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William Beasley’s online class receives stamp of approval from Quality Matters

JULY 12, 2010

William Beasley, professor in the College of Education and the director of the Center for Teaching Excellence, recently had an online graduate level course recognized by Quality Matters, a nationally recognized, peer reviewed certification organization that which focuses on the design of online classes. This is the first online course at CSU to receive a Quality Matters Certification.

Beasley was one of two professors who voluntarily submitted their course to be evaluated by Quality Matters. The other course did not meet the standards, but is on a time table to incorporate recommendations from the evaluators.

Peter Rottier, director of eLearning, says that Quality Matters certification is an intricate part of sustaining CSU’s online growth. CSU has the fastest growing online department of any public Ohio university. Currently, Rottier has the budget for 50 more classes to undergo the same Quality Matters certification process as Dr. Beasley’s class.     Eventually, all of CSU’s classes will meet the Quality Matters seal of approval, according to Rottier. 

The certification process involves professors from all over the country accessing the online class via the Internet as a student would, then evaluating 40 specific areas of the course’s design. The process usually lasts about six weeks. 

Beasley’s Telecommunication in Education course allows future teachers to get comfortable using the latest internet trends, such as Facebook, in their classrooms. This program received 83 of the possible 85 points based on the 17 rubrics used by Quality Matters.

“The two points we missed had to do with providing equivalent alternatives of audio and visual content for students with disabilities, which is a particularly difficult two points to satisfy,” said Beasley, adding that he hopes to get better at it in the future.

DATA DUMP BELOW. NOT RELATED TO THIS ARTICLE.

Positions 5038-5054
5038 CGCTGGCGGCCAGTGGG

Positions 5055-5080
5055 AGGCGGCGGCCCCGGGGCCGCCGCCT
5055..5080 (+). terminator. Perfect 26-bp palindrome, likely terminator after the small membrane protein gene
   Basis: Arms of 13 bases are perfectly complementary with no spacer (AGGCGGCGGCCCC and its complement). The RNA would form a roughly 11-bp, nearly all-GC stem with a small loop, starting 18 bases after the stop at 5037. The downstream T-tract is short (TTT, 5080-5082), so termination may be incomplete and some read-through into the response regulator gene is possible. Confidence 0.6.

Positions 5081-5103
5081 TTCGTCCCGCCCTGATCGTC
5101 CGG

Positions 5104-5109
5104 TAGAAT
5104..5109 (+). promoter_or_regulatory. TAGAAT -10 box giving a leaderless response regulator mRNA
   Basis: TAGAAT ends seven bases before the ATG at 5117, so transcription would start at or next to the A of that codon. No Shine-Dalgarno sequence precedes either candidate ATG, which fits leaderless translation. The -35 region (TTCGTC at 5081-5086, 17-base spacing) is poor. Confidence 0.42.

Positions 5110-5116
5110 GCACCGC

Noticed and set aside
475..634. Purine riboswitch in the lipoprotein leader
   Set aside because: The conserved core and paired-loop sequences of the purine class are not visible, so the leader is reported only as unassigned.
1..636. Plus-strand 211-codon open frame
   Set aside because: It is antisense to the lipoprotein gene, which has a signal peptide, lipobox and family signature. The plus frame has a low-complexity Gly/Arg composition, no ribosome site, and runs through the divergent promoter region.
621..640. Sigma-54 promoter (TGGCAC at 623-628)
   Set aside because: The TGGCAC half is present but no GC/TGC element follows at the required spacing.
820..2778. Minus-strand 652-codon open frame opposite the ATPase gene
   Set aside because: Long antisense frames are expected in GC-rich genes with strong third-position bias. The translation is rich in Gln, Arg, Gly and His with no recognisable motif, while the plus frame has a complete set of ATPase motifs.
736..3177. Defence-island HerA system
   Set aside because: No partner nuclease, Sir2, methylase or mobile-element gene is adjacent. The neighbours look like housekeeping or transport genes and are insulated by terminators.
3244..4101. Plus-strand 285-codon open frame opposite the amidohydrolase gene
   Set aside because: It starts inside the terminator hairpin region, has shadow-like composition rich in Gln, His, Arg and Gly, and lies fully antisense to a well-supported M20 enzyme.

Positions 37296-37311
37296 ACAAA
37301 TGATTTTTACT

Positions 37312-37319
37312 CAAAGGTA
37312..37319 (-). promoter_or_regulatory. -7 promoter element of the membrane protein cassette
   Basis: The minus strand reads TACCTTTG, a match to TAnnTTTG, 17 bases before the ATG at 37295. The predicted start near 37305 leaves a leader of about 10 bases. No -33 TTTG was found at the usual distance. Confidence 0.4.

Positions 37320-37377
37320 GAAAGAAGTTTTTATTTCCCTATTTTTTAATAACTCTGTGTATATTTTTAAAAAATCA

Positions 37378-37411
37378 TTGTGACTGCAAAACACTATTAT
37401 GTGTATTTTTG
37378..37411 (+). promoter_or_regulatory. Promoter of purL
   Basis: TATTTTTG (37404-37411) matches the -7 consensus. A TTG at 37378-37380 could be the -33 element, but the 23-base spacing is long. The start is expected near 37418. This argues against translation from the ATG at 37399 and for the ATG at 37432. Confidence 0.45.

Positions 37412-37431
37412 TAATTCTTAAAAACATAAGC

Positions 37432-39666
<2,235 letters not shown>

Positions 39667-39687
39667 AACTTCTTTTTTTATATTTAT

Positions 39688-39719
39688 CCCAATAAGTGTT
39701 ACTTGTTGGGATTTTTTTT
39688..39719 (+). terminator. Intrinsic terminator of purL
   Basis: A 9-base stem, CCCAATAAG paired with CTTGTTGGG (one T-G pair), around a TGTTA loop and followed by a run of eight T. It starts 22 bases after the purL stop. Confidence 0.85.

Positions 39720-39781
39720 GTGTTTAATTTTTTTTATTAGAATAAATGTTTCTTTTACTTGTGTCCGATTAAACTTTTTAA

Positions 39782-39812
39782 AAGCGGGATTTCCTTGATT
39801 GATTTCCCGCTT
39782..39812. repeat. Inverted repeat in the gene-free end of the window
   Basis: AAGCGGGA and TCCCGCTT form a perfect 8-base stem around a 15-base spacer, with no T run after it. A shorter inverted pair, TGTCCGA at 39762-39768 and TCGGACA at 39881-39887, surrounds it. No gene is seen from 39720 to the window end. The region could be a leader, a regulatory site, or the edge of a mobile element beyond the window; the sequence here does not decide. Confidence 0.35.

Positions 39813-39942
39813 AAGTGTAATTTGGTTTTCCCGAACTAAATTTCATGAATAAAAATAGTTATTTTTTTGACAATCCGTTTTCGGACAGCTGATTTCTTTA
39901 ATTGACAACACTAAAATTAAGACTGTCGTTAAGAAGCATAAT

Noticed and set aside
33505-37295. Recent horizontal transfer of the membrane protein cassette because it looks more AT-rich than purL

Beasley has always felt the need to provide step-by-step instructions during his 35 years of teaching, but the transition to online classes in the last five years has been met with obstacles. Distributing the necessary information to the students has proved difficult. 

The evolution of his delivery is somewhat ironic. Early on Beasley was amazed to find out how many students did not know they have a CSU email address. Beasley now uses traditional means of communication when preparing students who sign up for his online classes. 

He sends a letter via USPS that notifies the student of what software will be used, and the tips for making their personal computers ready to start the class off without a hitch.
Beasley also notifies students to check their CSU email addresses for a packet of documents about getting further ready for the class. Beasley is well aware of irony there. 

“It is crazy to have to use the postal service, but it is the only thing that is truly functional in this context. I know the orientation people tell incoming students about forwarding [their CSU email to one they monitor], but not everyone does it,” he said. 

The information he gives out before the class ranges from advice about tuning up the computer in preparation for the semester to step by step screen shots explaining how to use software that may be new to the student, such as Blackboard. 

Once the class starts, a help thread specifically designed for troubleshooting the course is started to give students the opportunity to answer their own questions regarding the use of the software. Beasley also monitors his email address at least every 12 hours in case the help thread does not solve a student’s issue.
Beasley’s advice for CSU faculty teaching online courses seems basic enough, “Learn and tell students what the basics tools are that they need, and what similar basic tools will not work,” he said. 

“People are not born knowing that Word doesn’t use Works files. It stands to reason that they are both made by Microsoft; can’t one be read by the other? Well, it turns out they are not made that way, and maybe you haven’t learned that yet,” he continued. 
“That kind of information has gone a long way in reducing the problems students have had,” said Beasley.